Review & Giveaway: In Stitches

In Stitches

In Stitches
By Anthony Youn
(Gallery, Hardcover, 9781451608441, May 2011, 288pp.)

The Short of It:

Funny, entertaining and even touching at times, In Stitches is proof that you can still have a sense of humor while completing medical school.

The Rest of It:

Memoirs are not my thing, but I had aspirations when I was young and yes, those aspirations had to do with me becoming a doctor. Anyone who knows me in real life knows how obsessed I am with the medical field. I mean, when you have some strange, undiagnosed illness that everyone calls “Lupus” you tend to do a little reasearch on your own.

That said, I was fascinated with this book. Anthony, I’ll call him Tony, starts the book off with his very strict, Asian upbringing. I had close friends with parents like his and yes…they both became doctors (in case you were wondering). It’s obvious that Tony’s family is a very loving, caring family but his parents are very clear on what they want for their son and what they want is for him to be a doctor. Not only a doctor, but a surgeon because as his dad tells him, “surgeons make more dallah. “

Tony’s adolescence is wrought with angst. He’s not a bad-looking guy, but he’s a little geeky and awkward around the girls. Much of the book is him lusting over pretty girls. This was my least favorite part of the book. Unfortunately, the lusting period carries over to college where there is more awkwardness and near-misses with girls. BUT, Tony’s ability to make fun of himself is admirable. Not everyone can do that and his willingness to do it, is what kept me reading.

Once he got to his rotations at the hospital I was hooked. Nurses with attitude, patients with hang-ups, and beeper humor. Lots of beeper humor. It’s been so long since I’ve even seen a beeper, that I completely forgot that they contained actual messages. His rotations and the process he went through to get his residency were my favorites parts of the book. It seemed as if he “came into his own” and really figured out who he was. He became the “Tony” that he always wanted to be, and I was glad for him.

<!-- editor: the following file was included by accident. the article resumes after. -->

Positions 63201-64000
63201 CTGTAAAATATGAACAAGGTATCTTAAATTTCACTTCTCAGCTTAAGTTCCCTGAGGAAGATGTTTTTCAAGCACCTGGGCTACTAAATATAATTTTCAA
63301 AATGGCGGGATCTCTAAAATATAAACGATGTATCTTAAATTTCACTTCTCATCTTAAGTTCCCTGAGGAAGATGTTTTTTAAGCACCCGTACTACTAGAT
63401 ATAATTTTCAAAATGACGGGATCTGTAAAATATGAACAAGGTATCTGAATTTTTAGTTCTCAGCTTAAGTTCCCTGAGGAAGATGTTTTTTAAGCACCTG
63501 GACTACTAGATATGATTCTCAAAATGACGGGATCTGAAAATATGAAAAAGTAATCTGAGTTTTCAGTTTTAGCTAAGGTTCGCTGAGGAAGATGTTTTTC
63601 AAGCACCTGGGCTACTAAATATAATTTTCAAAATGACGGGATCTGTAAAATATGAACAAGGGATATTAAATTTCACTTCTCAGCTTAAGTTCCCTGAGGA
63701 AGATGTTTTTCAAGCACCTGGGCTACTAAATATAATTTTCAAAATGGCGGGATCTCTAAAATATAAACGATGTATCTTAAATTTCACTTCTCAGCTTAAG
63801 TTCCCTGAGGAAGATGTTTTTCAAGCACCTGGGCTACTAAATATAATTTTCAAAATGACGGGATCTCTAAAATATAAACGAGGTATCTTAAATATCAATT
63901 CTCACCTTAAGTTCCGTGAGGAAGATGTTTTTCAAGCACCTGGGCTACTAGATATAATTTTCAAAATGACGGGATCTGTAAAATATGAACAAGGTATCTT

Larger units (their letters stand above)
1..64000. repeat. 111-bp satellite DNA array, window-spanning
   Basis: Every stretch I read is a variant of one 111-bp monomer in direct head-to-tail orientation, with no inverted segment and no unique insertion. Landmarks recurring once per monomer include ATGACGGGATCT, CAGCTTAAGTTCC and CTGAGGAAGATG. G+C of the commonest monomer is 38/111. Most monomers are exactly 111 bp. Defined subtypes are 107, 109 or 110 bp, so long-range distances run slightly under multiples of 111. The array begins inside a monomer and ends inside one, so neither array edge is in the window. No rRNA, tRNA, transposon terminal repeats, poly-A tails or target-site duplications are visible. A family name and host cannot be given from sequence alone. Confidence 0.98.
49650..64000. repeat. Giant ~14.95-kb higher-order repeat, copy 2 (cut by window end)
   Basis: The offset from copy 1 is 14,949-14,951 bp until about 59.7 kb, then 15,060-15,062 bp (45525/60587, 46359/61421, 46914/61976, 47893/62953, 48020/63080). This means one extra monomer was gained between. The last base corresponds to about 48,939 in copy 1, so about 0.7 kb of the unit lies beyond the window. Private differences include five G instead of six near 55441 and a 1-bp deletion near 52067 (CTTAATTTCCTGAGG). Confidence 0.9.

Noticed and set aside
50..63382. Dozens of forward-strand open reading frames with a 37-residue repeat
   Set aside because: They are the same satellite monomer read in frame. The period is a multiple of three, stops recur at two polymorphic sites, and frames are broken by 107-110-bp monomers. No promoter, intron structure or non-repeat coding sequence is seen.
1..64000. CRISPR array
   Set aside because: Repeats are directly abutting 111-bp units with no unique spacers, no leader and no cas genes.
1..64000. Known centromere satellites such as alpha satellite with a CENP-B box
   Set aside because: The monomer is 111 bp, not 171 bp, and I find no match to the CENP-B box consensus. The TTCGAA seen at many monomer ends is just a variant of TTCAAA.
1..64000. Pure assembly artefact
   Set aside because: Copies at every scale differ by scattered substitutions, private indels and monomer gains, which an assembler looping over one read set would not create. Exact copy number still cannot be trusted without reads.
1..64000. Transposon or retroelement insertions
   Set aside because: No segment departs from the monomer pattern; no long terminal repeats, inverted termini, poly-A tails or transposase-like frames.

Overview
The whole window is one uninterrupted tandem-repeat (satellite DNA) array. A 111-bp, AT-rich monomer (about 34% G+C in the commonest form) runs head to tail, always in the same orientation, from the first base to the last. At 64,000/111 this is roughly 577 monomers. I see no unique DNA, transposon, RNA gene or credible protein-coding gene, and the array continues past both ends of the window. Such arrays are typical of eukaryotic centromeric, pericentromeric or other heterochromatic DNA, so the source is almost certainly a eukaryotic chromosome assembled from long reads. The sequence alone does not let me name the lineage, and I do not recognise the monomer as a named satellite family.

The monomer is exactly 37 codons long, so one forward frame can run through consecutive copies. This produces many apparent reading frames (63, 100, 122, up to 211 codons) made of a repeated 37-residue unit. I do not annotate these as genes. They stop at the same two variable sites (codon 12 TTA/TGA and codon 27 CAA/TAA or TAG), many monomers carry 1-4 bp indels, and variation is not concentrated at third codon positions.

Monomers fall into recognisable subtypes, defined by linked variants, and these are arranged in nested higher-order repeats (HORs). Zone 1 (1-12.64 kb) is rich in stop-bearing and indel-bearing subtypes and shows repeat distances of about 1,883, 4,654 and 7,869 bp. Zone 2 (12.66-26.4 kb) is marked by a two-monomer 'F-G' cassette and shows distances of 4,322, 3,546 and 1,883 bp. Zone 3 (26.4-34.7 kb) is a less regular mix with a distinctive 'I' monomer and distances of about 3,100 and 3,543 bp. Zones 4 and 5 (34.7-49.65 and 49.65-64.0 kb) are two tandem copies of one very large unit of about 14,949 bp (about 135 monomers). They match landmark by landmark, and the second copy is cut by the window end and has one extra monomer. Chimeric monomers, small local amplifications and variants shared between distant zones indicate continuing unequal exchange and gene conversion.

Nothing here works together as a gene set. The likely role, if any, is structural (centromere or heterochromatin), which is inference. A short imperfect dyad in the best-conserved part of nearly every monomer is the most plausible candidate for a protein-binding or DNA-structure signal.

As a writer, Tony is pretty funny. I had no trouble zipping through the pages and I really feel as if I got to know him. His writing is engaging and he has an open, honest way of speaking. I really enjoyed it.  

If you’d like a chance to win a copy,  and you have a Facebook account, check out the details below.

Source: Review and giveaway copy provided by the publisher.

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GIVEAWAY INFORMATION

This giveaway is now closed.

This giveaway is for one copy of In Stitches and is open to the US and Canada. A winner will be chosen randomly by me. The book will come directly from the publisher. Only one entry per person.  Giveaway closes on June 17, 2011 (pacific). I will contact the winner for his/her mailing address.

Please note: To participate, you must complete the sign-up form AND “like” In Stitches on Facebook. This means that you must have a Facebook account to participate.

To enter the giveaway, please click here. (The giveaway is now closed)

To like In Stitches on Facebook, click here.

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9 Responses

  1. I’m not entering because I have the book. The book sounds really interesting, but also a little disconcerting. I’d like to think that at least some of our doctors are doctors for a reason other than money.

    • I agree. Tony’s father is the one concerned about money, but Tony…well…Tony is different. There are some very touching moments.

  2. I have this book waiting to be reviewed as well! Glad to see that you liked it – makes me even more excited to read it.

  3. This does sound like a funny one, and I do like memoirs. Thanks for the great giveaway.

    bibliophilebythesea AT gmail DOT com

  4. I ‘ve been hearing a lot of good things about this book and I want to read it. But everyone mentions how they dislike his lusting after girls.

  5. I enjoy a good memoir and this one sounds fun!

  6. I agree that the parts about the medical rotations were the best. I wished that he would have written more about his experiences as a doctor too.

  7. [...] reviewed this book back in June and thought it was pretty funny. You can read the review here. If you like to hear serious guys whoop it up, you should take note of the live chat and reading [...]

  8. [...] Steven Arntson 28. Lost Boys by Orson Scott Card 29. The Violets of March by Sarah Jio 30. In Stitches by Anthony Youn, M.D. 31. The Gin & Chowder Club by Nan Rossiter 32. The London Train by [...]

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